COM is cohosting the event as part of its Media Literacy Initiative, which is intended to help students, faculty, and others in the Boston area develop an informed sense of judgment about media credibility. Thomas Fiedler (COM’71), dean of COM, notes that “as early as 1787 Alexander Hamilton wrote in the Federalist Papers that the success of our democracy depends on the decisions made by an ‘informed citizenry.’ The challenge today is ensuring that the electorate is able to distinguish between quality information and misinformation, or as it’s framed lately, between real news and fake news.”
Other symposium sponsors are Andrew R. Lack (CFA’68), a BU trustee, the Rafik B. Hariri Institute for Computing and Computational Science & Engineering, and the Consulate General of France in Boston.
Established in 1994, Mellon’s Sawyer Seminars provide support for comparative research on historical and contemporary topics of major scholarly significance. Floyd, Katz, and Powell’s 2017–2018 Sawyer seminar will include a series of workshops and public events focused on ethical, social, legal, and epistemological issues arising out of emerging computational technologies. Scholars from the Boston area—among them up-and-coming faculty from MIT, Tufts University, and Northeastern University, as well as from other universities across the country and abroad—will visit BU to discuss philosophical, social, and ethical understandings of everyday life in an age of rapid technological transformation.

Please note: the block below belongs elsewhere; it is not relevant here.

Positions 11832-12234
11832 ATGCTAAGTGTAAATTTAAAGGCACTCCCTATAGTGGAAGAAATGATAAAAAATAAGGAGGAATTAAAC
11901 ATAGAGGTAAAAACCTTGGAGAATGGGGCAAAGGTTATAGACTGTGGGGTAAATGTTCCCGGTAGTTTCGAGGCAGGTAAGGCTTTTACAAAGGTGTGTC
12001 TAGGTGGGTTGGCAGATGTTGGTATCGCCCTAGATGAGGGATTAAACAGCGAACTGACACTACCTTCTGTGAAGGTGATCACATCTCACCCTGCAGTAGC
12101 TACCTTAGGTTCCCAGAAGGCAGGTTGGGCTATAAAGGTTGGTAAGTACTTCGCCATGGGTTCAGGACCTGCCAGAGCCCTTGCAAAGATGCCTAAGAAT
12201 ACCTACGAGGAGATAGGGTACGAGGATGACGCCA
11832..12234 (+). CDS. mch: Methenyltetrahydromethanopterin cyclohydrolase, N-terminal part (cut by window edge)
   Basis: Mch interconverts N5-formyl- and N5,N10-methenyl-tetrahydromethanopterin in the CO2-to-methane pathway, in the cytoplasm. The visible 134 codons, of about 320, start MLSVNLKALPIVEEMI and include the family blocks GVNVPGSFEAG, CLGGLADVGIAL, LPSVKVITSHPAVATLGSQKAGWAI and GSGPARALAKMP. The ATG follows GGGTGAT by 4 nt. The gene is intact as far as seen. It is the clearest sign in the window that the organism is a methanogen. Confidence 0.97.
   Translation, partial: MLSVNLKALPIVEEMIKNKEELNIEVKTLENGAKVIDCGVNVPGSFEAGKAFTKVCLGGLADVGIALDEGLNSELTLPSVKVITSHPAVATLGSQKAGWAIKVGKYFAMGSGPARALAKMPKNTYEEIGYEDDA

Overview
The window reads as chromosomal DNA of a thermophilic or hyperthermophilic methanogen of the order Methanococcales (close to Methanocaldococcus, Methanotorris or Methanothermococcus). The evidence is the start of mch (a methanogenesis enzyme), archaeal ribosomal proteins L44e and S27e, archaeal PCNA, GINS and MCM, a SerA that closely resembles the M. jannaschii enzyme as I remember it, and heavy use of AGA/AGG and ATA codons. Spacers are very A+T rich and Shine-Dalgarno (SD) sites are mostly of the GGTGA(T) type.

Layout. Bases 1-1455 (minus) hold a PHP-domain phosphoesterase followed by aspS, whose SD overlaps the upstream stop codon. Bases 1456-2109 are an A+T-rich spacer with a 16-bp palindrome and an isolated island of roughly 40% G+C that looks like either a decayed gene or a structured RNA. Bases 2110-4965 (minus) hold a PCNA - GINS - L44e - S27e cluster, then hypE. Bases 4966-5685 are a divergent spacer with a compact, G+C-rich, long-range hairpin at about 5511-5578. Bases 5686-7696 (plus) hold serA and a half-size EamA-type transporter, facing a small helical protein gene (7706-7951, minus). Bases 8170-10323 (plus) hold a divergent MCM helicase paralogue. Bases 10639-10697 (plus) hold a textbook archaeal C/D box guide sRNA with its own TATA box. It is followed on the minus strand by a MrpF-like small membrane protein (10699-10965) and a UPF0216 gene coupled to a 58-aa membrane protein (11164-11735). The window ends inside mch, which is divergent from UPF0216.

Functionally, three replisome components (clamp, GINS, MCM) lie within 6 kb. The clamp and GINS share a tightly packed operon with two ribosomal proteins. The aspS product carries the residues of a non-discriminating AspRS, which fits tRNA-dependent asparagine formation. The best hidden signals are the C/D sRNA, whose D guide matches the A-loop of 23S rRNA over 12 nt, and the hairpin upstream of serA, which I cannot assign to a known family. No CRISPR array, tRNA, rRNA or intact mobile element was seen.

BU Today spoke with Katz and Floyd about the seminar and their hope of bringing together two sides—humanists on one side, computer scientists and big data people on the other—over the next year.
“I think we can conclude that there are things that are true and things that are false, and we can make a distinction in our daily lives between them, and in some cases these are trivial and unimportant, and at other times so important it is worth sacrificing one’s life for them.” —James E. Katz
BU Today: When did you start noticing fake news entering the current conversation?